¶8 In the alternative, the State argued the evidence should be admitted under the doctrine of chances. The State contended "the evidence of [Lane's] two prior bad acts [was] offered to counter his claim of self-defense in the current case" and to "show that it is unlikely that [he] would be placed in a situation three times in four years that would require cutting the victims' faces in self-defense." The State claimed it was not "assert[ing] that [Lane] has a propensity for cutting faces." The State argued that the evidence was relevant, it was being offered for a proper non-character purpose, and its probative value substantially outweighed its prejudicial effect.

         ¶9 The district court ruled that the two prior incidents involving Lane were admissible under the doctrine of chances because the foundational requirements were met (that is, materiality, similarity, independence, and frequency). The court admitted the evidence of the two incidents on this ground but did not evaluate it under rule 403.

         ¶10 At trial, the following evidence was presented regarding the 2015 Incident. A woman (2015 Witness) who once lived at the shelter testified first. She testified that the altercation began with Lane arguing with a man and Lane was "as always . . . letting him know who he was." 2015 Witness testified that after the two stopped yelling Lane walked away, then returned and "slashed" the man in the face. She testified the other man did not have a weapon. After that, 2015 Witness approached the man and put a shirt on his face and waited for medical assistance. After 2015 Witness was excused, the court-without prompting from the parties-reminded the jury that the "last witness has to do with a separate incident from the one we talked about yesterday. And witnesses from here on out are separate, right? 2015 instead of 2016."

         ¶11 A responding officer (2015 Officer) also testified about the 2015 Incident. He was patrolling the shelter that day and separated Lane from a man with whom Lane was arguing. A few minutes after separating the men, 2015 Officer was called to respond to a "fight with a knife." As 2015 Officer approached, he saw a man "being attended to by several other individuals . . . [and 2015 Officer] could see blood seeping through [a] cloth [held to the man's face]. There was blood on the ground and then also blood on the [man's] shirt." The individuals attending to the man told 2015 Officer that Lane cut him.[2] When 2015 Officer encountered Lane after the incident, Lane told 2015 Officer "it was self-defense." Another responding officer testified that officers seized a box cutter from Lane. The other man was transported to the hospital for a "deep laceration" on the left side of his face "starting just above the ear and continuing all the way down to the corner of his mouth." Lane was later charged with assault in connection with the 2015 Incident. The case went to trial and a jury found Lane not guilty.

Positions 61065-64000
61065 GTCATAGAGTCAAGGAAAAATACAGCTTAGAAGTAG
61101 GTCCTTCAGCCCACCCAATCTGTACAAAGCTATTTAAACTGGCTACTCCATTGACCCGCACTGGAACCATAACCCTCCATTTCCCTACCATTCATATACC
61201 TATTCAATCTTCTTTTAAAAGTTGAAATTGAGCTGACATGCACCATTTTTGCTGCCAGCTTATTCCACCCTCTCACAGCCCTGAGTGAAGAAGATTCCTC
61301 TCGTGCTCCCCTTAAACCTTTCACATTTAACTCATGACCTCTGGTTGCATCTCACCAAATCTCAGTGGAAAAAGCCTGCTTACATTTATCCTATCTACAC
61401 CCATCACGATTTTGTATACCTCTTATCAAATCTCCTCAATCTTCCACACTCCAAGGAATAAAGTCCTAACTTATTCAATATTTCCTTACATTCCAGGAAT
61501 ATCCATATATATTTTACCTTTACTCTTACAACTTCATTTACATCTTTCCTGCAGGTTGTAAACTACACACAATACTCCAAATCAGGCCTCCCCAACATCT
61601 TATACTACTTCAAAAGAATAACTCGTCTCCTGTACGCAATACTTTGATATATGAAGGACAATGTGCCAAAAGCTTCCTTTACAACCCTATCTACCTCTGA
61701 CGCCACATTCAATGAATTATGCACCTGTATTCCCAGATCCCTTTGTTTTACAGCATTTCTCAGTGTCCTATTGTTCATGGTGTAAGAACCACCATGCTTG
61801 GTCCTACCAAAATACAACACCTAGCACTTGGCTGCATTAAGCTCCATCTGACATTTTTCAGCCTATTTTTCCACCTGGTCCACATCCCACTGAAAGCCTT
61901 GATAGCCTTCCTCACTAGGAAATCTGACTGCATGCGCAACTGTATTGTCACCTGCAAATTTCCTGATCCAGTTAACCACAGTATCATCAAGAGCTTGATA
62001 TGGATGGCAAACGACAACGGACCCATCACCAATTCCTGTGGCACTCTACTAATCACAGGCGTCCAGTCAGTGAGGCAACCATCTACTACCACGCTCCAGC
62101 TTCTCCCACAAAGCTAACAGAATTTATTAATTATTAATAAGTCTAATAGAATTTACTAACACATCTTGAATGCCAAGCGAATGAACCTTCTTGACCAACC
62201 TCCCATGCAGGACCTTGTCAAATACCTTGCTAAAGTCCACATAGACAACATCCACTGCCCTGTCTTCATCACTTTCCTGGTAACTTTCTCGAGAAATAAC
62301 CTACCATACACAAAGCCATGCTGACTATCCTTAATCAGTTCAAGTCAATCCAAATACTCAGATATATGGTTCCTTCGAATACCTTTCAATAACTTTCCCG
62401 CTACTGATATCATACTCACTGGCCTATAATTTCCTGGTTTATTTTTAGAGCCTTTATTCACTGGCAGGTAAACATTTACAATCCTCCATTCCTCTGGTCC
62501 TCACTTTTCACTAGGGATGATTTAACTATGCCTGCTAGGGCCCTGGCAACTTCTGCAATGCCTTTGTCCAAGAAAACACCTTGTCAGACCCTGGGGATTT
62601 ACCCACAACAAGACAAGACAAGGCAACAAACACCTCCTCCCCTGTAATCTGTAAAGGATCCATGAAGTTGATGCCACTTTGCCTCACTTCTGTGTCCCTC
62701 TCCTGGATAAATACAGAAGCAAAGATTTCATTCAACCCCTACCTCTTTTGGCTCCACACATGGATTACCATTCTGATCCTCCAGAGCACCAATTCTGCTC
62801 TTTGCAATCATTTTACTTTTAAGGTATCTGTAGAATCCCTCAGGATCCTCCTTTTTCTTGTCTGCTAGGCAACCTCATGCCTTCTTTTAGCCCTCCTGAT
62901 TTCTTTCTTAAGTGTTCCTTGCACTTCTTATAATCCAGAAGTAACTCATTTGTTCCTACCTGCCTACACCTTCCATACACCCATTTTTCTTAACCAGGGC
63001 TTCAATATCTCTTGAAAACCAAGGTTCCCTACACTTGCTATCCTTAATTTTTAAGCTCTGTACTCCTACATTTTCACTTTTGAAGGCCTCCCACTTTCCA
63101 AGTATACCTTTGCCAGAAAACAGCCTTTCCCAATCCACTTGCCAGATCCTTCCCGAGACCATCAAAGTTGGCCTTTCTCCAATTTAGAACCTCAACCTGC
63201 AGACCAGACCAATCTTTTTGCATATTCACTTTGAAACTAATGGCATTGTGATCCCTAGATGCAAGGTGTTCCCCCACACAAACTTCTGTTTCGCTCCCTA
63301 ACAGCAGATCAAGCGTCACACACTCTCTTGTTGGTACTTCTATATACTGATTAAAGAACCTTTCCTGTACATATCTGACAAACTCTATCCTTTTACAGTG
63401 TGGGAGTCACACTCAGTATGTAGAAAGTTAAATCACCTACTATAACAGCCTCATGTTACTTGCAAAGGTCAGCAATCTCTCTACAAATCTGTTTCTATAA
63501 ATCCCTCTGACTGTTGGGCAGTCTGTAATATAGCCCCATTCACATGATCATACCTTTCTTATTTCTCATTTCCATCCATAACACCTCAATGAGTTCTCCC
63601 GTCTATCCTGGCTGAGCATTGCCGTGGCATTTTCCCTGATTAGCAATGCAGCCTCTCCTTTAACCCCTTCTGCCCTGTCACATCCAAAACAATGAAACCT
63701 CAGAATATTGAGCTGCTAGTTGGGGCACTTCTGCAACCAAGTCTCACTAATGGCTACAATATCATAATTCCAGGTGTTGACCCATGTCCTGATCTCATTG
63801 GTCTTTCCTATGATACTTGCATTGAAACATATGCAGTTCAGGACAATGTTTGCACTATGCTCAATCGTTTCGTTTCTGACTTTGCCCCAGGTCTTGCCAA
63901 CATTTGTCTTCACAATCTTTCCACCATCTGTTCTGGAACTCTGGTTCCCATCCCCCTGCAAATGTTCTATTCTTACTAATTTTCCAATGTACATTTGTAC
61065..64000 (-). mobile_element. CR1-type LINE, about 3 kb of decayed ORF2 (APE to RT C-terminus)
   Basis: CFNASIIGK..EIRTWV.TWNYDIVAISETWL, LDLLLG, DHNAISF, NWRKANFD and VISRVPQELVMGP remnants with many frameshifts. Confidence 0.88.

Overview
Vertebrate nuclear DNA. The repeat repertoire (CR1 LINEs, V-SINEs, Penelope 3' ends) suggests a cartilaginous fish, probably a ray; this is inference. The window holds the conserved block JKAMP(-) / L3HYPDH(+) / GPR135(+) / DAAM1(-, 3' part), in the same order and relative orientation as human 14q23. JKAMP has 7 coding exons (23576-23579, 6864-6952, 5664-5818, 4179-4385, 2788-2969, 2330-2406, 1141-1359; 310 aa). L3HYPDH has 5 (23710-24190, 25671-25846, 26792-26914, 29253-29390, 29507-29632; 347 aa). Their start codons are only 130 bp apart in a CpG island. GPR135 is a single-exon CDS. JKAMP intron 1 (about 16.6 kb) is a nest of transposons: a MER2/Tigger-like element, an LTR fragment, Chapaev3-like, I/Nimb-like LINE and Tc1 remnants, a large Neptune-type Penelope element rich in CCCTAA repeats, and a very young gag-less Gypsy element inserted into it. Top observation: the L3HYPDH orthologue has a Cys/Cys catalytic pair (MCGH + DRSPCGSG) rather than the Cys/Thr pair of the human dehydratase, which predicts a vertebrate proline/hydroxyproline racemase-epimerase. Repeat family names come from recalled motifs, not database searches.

¶12 The State next introduced evidence from the 2012 Incident. A responding officer (2012 Officer) was called to the shelter on a report of a "man with a knife." 2012 Officer "noticed [Lane] bleeding from the mouth, [and it] looked like he'd been involved in an altercation." 2012 Officer observed a knife approximately seven to eight feet away from Lane that was "silver in color, had a wooden handle, [and] about a 4-inch blade." Lane told 2012 Officer the knife was his. 2012 Officer could not recall whether there was blood on it. He testified Lane was the only individual bleeding. A second officer testified that Lane said the man he was fighting with "struck him with a head-butt and then punched him and then [Lane] drew a knife." Lane claimed he produced the knife in self-defense. He pled guilty to assault for the 2012 Incident.

         ¶13 At the conclusion of trial, the jury convicted Lane of two felony charges: aggravated assault and possession of a dangerous weapon by a restricted person. The court sentenced Lane and he appeals.

         ISSUES AND STANDARDS OF REVIEW

         ¶14 Lane raises two issues on appeal. First, Lane contends the district court improperly applied the doctrine of chances analysis in admitting evidence of the 2012 and 2015 incidents. "The appropriate standard of review for a district court's decision to admit or exclude evidence is abuse of discretion." State v. Lowther, 2017 UT 34, ¶ 17, 398 P.3d 1032 (quotation simplified). "A district court abuses its discretion when it admits or excludes evidence under the wrong legal standard." Id. (quotation simplified). Reversal is warranted if "absent the error, there was a reasonable likelihood of a more favorable result for the party," and therefore "our confidence in the jury's verdict is undermined." Robinson v. Taylor, 2015 UT 69, ¶ 39, 356 P.3d 1230 (quotations simplified).

         ¶15 Second, Lane contends his trial counsel was ineffective for failing to request the trial judge's disqualification based on remarks she made to him during a pretrial hearing. "An ineffective assistance of counsel claim raised for the first time on appeal presents a question of law." State v. Ott, 2010 UT 1, ¶ 16, 247 P.3d 344 (quotation simplified).

         ANALYSIS

         I. Prior Act Evidence

         ¶16 Lane argues the district court improperly applied the doctrine of chances in admitting evidence of the 2012 and 2015 incidents. Specifically, Lane contends the court erred in admitting the prior act evidence ...